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To study this I performed 500 system generation runs on the EUR/USD using data from 1986 to 2016 with 3650 day in-sample periods (randomly chosen) followed by pseudo out-of-sample periods of different lengths. Generated systems were only expected to have a frequency of at least 10 trades/year and an R² higher than 0.90. Using this methodology I was able to obtain the data showed above. From this data it is clear that the correlation between the in-sample and pseudo-out-of-sample profit is almost zero when the pseudo out-of-sample period is small – for the first two years – and only starts to grow significantly after the third year of system trading.

This means that there is a relationship between the edge of the systems within the in-sample and the pseudo out-of-sample but it simply takes a long time before this edge accumulates enough tries to show up in any significant manner. For the first two years the systems are practically indistinguishable from chance and only in the third year do we start to see some rather small correlation. This correlation then evolves substantially as a function of time and reaches quite significant values as we reach year 6 of out-of-sample testing. Sadly I couldn’t go higher in this analysis as the random sampling of periods does not allow a large enough distribution when going to higher pOS values but the correlation is expected to stabilize at some point in time, probably reaching something close the correlation value in the 1986-2000|2000-2016 split tests I have done before.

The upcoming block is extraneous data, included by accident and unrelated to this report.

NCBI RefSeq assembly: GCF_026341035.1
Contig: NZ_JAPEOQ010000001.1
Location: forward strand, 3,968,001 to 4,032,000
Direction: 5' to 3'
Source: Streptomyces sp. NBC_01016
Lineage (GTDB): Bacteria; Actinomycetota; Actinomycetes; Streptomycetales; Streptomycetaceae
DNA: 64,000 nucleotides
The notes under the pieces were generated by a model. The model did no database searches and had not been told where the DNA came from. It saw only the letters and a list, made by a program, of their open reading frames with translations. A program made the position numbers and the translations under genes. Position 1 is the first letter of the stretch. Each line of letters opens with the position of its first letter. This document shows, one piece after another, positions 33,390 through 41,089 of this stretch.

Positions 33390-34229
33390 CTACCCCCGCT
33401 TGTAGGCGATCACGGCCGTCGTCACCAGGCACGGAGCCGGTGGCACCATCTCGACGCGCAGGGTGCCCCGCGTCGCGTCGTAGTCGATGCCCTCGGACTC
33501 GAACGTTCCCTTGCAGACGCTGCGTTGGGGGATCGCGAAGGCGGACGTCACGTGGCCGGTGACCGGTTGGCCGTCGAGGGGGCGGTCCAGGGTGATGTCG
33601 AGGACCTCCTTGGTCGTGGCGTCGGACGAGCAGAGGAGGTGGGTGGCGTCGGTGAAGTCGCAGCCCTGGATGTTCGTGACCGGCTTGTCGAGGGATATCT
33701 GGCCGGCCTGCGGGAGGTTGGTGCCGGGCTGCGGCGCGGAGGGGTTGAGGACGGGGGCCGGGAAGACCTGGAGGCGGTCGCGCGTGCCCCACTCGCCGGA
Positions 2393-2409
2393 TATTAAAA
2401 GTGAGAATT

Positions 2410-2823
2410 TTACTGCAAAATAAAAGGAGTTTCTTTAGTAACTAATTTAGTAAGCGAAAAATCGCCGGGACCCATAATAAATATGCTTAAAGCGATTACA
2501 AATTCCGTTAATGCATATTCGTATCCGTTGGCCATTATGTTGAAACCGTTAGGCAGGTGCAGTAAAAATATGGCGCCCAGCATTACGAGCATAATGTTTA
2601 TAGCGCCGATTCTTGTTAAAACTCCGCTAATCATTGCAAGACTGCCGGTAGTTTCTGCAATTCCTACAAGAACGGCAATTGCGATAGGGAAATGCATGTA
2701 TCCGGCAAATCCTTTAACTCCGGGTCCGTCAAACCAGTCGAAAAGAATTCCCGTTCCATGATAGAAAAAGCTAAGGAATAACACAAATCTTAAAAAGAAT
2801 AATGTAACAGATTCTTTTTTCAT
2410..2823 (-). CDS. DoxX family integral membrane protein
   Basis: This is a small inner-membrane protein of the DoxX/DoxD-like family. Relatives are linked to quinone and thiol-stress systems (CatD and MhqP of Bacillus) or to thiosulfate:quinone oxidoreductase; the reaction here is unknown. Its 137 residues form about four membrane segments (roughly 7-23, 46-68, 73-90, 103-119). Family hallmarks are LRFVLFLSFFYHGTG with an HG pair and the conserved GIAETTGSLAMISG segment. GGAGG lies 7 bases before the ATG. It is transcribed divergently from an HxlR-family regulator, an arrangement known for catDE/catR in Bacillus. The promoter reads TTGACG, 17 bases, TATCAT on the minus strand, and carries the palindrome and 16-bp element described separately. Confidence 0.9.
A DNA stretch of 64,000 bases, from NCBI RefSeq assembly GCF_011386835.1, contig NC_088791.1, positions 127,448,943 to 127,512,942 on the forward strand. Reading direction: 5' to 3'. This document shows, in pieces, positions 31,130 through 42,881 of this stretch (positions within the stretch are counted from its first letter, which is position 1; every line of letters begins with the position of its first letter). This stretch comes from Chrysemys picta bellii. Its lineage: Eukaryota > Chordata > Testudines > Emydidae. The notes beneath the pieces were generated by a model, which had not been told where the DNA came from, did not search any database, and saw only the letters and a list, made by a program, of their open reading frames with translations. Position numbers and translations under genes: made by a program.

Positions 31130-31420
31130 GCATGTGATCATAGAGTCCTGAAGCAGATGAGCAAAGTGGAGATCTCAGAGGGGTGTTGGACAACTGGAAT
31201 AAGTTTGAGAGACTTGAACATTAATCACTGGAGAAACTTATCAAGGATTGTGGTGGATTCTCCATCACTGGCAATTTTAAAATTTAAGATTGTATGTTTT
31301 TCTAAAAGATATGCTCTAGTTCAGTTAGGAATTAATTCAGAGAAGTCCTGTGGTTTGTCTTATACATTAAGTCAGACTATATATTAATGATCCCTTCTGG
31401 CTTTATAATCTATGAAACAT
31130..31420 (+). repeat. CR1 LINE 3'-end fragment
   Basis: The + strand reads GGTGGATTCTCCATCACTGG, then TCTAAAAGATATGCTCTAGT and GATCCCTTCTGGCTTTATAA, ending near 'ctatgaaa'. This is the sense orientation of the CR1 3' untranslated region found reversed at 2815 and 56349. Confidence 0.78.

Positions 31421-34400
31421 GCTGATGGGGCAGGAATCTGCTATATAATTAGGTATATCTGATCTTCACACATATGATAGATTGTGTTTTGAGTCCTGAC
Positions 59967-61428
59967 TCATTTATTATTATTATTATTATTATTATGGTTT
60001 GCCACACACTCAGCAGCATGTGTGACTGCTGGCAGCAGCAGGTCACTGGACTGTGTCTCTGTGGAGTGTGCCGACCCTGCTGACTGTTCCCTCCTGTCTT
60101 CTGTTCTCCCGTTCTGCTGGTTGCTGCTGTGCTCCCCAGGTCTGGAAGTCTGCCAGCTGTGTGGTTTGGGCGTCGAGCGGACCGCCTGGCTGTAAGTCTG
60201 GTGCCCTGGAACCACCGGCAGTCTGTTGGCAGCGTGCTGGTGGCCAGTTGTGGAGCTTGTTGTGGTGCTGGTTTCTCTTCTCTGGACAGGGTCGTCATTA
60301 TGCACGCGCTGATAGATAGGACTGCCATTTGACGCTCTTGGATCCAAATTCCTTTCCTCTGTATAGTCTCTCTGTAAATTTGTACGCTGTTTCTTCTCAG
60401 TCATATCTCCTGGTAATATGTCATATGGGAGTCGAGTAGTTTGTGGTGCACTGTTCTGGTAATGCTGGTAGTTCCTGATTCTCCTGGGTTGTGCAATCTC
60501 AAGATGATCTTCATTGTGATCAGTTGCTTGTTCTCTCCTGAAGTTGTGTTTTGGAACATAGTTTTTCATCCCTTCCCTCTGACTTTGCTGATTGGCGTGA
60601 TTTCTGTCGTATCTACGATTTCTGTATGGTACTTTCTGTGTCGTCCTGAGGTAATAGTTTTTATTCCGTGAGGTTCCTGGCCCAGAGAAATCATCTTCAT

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The correlation graphs above show how the correlation of variables evolve. It is evident that in the short term we can only draw relationships between risk and trading frequency related variables – as I have recently talked about in a post – but relationships between return related variables (like the Sharpe, Ulcer Index, Profit, etc) only start to become significant after more than 5 years have passed. You can see how there are squares that are practically white in the 2 year pOS test that start to become much darker in the 6 year correlation graphic, those are return related variables that start to correlate when the pOS period becomes big enough.